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I'm beginning to think the Internet of Things has jumped the shark...
device
jducoeur
On a semi-regular basis, I get updates from IFTTT (If-This-Then-That, an app that lets you mash stuff up), mostly announcing their new channels. They've gotten pretty eyebrow-raising. Today's is kind of magnificent:

"The GE Appliances Cooking Channel lets your oven communicate with you, no matter where you are."

I'm not quite sure if I find that more creepy or ridiculous, but the real humor comes in the suggested mashups, such as "Post a tweet when dinner is ready", which may set a new bar for Annoying Twitaholism.

The tech industry is talking about The Internet of Things more or less nonstop nowadays, but I'm beginning to get the sense that 98% of it is solutions in search of problems. Which means a shakeout is due in 3... 2... 1...

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The Internet of Things is a next-gen spying apparatus, convincing users to assign ownership to a unique constellation of sensors, permitting intrusive tracking.

Step one: "Hello, you are home, let me turn on the heat"...

"I can't let you do that, Dave."

If only it was just your devices rebelling.

Security officials (and regular police) might just as well pin your life to a dissecting table.

Remember - anything that wants to be part of the Internet of Things has something to say to the Internet, and that means a sensor of some kind is watching. By using the Internet of Things, you are claiming unique association with many of those sensors.

For example: We Can Track You If You Take the Metro: Tracking Metro Riders Using Accelerometers on Smartphones.

Imagine if each room in your home can track you further.

Cory Doctorow gave a great speech on this at Personal Democracy Forum last week.
https://personaldemocracy.com/media/internet-things-do-theyre-told

Good stuff -- both scary and nicely inspiring. Reminds me of why I maintain my EFF membership. (Member #82 -- signed up about an hour after the organization was formed.)

Thanks: this is fine stuff for me to keep in the back of my head. One of the interesting aspects of building Querki is trying to figure out how to be more part of the solution than the problem...

The classic IoT is the netFridge. Sure, it would be great to know when you need to buy eggs or milk, but if you are the sort of person who will always put the eggs in the touch sensor tray and always put the milk on the milk scale, you are also the kind of person to just make a note on your smartphone that you should buy milk and eggs soon. Not to mention the Hard AI problem of recognizing the asparagus and the scallions and noting that the green beans are starting to rot.


Meanwhile there are six shared grocery list apps with real-time updating so you can add ice cream to the list while your partner is heading to the supermarket.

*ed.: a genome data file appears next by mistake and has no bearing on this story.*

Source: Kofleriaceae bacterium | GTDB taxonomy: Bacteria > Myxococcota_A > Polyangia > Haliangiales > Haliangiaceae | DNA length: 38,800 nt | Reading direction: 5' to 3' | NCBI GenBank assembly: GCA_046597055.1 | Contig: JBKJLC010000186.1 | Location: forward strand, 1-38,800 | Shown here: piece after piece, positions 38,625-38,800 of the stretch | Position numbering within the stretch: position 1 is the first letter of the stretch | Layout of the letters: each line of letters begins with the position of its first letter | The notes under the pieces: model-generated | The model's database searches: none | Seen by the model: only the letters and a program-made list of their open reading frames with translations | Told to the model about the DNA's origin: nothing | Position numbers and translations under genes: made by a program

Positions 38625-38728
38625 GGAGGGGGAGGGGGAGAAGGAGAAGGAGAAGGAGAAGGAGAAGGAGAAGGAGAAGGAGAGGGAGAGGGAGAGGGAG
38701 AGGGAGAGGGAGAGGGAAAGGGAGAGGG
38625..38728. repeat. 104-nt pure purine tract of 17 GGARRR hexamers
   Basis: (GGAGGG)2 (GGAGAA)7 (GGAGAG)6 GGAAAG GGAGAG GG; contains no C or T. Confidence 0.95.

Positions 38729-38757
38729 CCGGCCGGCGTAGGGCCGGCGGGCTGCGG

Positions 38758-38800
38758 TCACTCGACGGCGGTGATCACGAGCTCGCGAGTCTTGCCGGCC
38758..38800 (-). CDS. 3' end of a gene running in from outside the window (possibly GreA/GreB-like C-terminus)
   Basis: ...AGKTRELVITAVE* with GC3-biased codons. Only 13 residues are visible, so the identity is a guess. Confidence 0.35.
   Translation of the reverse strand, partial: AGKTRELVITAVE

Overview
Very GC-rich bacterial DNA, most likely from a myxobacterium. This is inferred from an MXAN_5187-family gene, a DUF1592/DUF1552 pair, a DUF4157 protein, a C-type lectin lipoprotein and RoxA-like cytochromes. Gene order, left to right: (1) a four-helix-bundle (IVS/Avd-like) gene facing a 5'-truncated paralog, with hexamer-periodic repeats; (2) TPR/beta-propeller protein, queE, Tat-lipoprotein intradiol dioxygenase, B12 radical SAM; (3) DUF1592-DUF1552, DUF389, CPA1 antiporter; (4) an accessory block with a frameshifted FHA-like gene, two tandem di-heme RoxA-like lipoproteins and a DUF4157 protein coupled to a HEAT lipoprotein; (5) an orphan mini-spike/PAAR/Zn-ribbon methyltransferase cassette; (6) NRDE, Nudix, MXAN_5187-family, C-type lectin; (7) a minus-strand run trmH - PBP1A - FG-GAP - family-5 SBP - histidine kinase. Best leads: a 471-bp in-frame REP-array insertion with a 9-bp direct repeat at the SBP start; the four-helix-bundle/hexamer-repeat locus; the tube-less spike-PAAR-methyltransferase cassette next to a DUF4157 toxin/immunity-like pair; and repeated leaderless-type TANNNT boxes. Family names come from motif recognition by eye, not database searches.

Yes -- including Querki. (Kate's and my Shopping List Space was one of the first ones I wrote. It's not fabulous yet, but I use it most days.)

Actually, the classic Internet of Things these days is precision farming. Using GPS and networked equipment to plant seeds the optimum distance apart and then precision watering to drop the optimum drip of water on each seed, based on soil conditions and other factors.

A lot IoT doesn't need to reach the cloud. But it does need lots of lots of spectrum, which is why I've become so involved in this in my professional life.

Not true! I'm far more likely to put my eggs in the touch sensor tray than I am to notice I'm running out of them and make a list. Admittedly, I'm *weird* organizationally...

It was recently suggested elsewhere that integrating
voice recognition with your smoke alarm would
allow you to say "I'm just cooking here!" to
shut the darned thing off. That would be a
turning point in civilization :-).

Fair. But notably, that one doesn't really require an Internet connection...

Right, but this is why the term IoT is getting broader. A lot of it has to do with simple close range communication and not a lot of backhaul -- but people want the backhaul for remote monitoring or other reasons.

This terrifies me:

http://www.homedepot.com/p/Rheem-Performance-Platinum-40-gal-Tall-12-Year-36-000-BTU-Energy-Star-Ultra-Low-Nox-Natural-Gas-Water-Heater-XG40T12DU36U0/204318413

Now we are getting into areas where a malicious actor can actually change things such that they will cause bodily harm.

The accompanying product: http://www.homedepot.com/p/Rheem-Home-Comfort-WiFi-Module-for-Select-Rheem-Performance-Platinum-Gas-Water-Heaters-REWRA631GWH/205310140

"Wireless control via smartphone from anywhere in the world"

I'll heat water over a fire in the backyard first.

We are probably heading for a shake out as we did with VOIP, "small cell," and any other tech craze.
People get all excited, then it turns out it takes work to make things happen so folks wonder off and then we either get work done or nothing happens.

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